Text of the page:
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By Tony Guerrera

A term that’s gotten increased exposure recently, especially among the internet kids, is “floating.” Though floating is a relatively new term, the line of play it describes is far from new, and it’s a line of play that’s an essential part of your arsenal if you wish to play hold’em at its highest levels.

Floating refers to calling with the intention of bluffing later in the hand. For example, your opponent raises from the cutoff to three big blinds. Action folds to you, and you’re sitting in the big blind with 62o. Even if you put the cutoff on a pure steal (in other words, you put the cutoff on a random hand), your 62o is way behind his distribution. If we’re looking at hand values in the pure context of hit-to-win poker, it’s a horrible hand that you should fold.

However, thinking about hand values under the hit-to-win paradigm goes out the window when you start thinking of how you can outplay your opponents postflop. In this article, we’ll explore various types of floats that you can use to your advantage and lines of defense to use against players who may be floating against you.

Floating Out-Of-Position

Taking the hand example from the introduction, suppose the preflop raiser is an inveterate continuation bettor. If that’s the case, a potentially profitable line of play with your 62o is to call the raise preflop with the intention of check-raising your foe on the flop. An alternative line of play is to call the preflop raise with the intention of check-calling the flop, checking on the turn to see what your opponent does, and then betting out on the river if your opponent checks behind on the turn. This type of float is highly reliable against players who’ll only fire a bullet on the flop. Another type of float is employing a stop-and-go bluff. Call your opponent’s preflop raise and then lead out with a bet on the flop. Or, call your opponent’s raise and continuation bet and then lead out with a bet on the turn.

You can also float out-of-position against foes who’ve shown no aggression preflop. Perhaps the best time for this is limping from the small blind when either 0 or 1 players have limped in the pot before you. Check the flop to see what your opponents do, and if they check, lead out with a bet on the turn.

Floating In Position

Floating in position tends to be a bit easier. When an opponent raises preflop, you can call from the button or the cutoff in the hopes that the blinds fold. And while it’s best to be heads-up against the preflop raiser, having one of the blinds call and being against two opponents isn’t a disaster. If the preflop raiser bets, you can raise him immediately on the flop, or you can call him on the flop with the intention of showing aggression on the turn. The nice thing about floating in position is that you tend to have more information to work with. Your bluffs will usually have a higher probability of success.

Float With Care

Floating in a no-limit hold’em game can resemble going down white water rapids. It can be fun and rewarding, but you need to be careful because it’s also dangerous. Floating is an effective weapon, but you need to make sure you don’t to overuse it. Knowing how to float isn’t a license granting you permission to play every hand. Always think of timing and whether an opportunity is legitimately presenting itself.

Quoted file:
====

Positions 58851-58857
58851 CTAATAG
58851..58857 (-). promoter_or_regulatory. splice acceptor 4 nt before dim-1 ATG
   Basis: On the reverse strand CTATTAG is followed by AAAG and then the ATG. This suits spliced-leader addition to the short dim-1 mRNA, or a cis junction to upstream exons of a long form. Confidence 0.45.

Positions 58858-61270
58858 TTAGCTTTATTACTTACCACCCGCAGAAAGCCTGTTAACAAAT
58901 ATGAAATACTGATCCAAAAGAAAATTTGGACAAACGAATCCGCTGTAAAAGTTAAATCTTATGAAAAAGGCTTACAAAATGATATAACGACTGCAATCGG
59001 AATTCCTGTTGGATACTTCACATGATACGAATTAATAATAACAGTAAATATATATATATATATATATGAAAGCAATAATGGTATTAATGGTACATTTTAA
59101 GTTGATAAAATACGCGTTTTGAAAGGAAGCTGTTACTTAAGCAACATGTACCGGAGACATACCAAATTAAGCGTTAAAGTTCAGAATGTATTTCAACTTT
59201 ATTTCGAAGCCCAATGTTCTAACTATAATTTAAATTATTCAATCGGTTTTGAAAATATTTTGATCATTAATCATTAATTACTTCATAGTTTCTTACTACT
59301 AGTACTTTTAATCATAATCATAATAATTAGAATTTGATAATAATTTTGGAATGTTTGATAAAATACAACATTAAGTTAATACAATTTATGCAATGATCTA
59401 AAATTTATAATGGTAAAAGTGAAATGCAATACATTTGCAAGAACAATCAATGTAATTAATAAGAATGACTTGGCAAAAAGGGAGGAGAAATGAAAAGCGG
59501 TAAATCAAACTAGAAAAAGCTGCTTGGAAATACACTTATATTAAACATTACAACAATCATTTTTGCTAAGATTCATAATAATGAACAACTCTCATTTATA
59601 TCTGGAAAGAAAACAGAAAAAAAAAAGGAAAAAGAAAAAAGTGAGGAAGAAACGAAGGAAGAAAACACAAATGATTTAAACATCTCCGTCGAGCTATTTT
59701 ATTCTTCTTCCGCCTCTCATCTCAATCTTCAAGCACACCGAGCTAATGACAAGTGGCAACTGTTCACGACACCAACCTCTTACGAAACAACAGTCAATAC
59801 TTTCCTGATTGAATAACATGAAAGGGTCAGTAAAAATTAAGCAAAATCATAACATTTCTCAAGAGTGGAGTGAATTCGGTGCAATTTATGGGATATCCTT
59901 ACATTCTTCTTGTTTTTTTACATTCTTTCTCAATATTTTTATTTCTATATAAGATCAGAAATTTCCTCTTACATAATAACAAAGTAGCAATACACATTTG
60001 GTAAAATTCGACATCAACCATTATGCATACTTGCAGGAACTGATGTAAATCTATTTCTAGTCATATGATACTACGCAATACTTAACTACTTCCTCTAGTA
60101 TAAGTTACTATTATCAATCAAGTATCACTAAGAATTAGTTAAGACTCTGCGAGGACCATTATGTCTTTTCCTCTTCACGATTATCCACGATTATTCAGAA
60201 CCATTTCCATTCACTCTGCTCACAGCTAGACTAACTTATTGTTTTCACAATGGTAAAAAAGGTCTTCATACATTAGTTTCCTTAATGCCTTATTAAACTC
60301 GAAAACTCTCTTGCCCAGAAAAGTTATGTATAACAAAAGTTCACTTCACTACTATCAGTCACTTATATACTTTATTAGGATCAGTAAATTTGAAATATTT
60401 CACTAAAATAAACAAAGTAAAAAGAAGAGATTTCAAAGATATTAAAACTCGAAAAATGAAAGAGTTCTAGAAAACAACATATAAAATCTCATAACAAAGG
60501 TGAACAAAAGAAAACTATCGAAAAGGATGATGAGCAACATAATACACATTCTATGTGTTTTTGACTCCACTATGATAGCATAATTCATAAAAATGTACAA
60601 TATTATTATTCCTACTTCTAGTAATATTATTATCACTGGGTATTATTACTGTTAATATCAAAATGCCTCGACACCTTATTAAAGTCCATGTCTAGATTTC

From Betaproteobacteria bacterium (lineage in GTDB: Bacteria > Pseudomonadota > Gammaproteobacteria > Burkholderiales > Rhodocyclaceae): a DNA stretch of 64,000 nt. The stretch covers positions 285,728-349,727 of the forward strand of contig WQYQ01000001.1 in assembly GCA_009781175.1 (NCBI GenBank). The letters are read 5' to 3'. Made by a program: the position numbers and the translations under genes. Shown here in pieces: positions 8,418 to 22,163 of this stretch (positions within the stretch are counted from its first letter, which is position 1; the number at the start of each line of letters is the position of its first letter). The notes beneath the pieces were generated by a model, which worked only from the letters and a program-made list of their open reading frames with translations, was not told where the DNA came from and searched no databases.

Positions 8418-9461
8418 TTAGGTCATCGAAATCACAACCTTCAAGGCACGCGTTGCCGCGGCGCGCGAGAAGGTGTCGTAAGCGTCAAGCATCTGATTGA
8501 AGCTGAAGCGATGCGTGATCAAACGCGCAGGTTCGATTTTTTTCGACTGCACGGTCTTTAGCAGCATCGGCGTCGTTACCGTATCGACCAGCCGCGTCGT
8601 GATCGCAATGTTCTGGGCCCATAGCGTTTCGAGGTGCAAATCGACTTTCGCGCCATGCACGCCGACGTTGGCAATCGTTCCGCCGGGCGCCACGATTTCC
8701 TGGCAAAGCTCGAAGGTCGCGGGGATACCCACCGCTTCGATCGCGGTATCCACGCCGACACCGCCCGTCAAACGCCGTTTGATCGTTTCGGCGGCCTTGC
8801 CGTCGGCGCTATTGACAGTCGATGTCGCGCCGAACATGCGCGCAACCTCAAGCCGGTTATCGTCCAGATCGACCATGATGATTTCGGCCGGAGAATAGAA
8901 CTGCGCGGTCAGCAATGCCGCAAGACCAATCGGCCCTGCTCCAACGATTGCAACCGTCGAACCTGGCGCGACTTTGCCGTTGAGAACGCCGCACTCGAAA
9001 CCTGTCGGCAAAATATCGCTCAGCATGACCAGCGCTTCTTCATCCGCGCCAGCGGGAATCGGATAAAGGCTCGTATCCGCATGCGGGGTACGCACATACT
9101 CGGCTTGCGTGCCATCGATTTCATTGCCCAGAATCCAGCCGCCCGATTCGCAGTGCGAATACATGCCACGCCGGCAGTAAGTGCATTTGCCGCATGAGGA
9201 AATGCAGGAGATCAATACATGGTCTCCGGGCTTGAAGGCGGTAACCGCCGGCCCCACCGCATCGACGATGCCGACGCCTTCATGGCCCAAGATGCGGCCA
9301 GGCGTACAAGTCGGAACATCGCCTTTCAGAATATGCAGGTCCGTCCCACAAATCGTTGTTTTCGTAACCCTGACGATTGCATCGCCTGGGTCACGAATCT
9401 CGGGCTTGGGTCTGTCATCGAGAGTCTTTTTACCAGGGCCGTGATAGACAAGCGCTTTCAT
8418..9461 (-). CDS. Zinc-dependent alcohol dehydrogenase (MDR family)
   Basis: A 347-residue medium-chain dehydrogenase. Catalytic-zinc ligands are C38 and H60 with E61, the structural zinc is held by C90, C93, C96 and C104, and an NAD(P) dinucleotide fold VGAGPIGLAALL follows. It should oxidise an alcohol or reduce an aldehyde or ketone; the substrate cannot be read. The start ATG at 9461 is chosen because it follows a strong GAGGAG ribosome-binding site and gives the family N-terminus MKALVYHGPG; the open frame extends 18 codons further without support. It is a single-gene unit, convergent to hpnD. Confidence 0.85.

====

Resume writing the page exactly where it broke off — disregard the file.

One of the best times to float is when you have cards that warranted you getting involved in the first place. Perhaps you have AK, and you’ve missed the flop. Or perhaps you called a preflop raise with a small pocket pair looking to hit a set, but instead, three overcards have fallen. Don’t float every time these things happen to you; however, when they happen to you, do keep in mind that floating is an option. If you call preflop raises knowing that you can either hit the flop or consider floating if you miss the flop, then you’ll be playing with a rock-solid foundation (notice the precision of my wording here…I didn’t say “hit the flop or float;” I said “hit the flop or consider floating”).

Another great time to consider floating is when you have outs. Suppose you flop a flush draw, but your opponent plays such that you don’t know if you’ll get proper odds to continue. The additional equity you get from floating may allow you to stay in the pot…you have two ways of winning (hitting your hand or successfully bluffing) instead of just one. Conversely, a good time to consider floating with any two cards is when a potential draw is on the board…a draw that you can represent.

If you float too much, your opponents will eventually catch on, and they’ll either start trapping or rebluffing you. Both are undesirable situations, so to prevent your opponents from becoming too tricky against you, don’t float 100% of the time, but instead, mix up your play once in awhile to keep your opponents off guard and to steal an extra pot here and there. Though floating takes you beyond the realm of hit-to-win poker, successfully floating still requires the “snake in the grass” mentality where you sit around and wait for the right opportunities to strike.

Tony Guerrera is the author of Killer Poker By The Numbers

Copyright © 2008 All rights reserved.
Reproduction of this article in whole or in part without permission from is prohibited.

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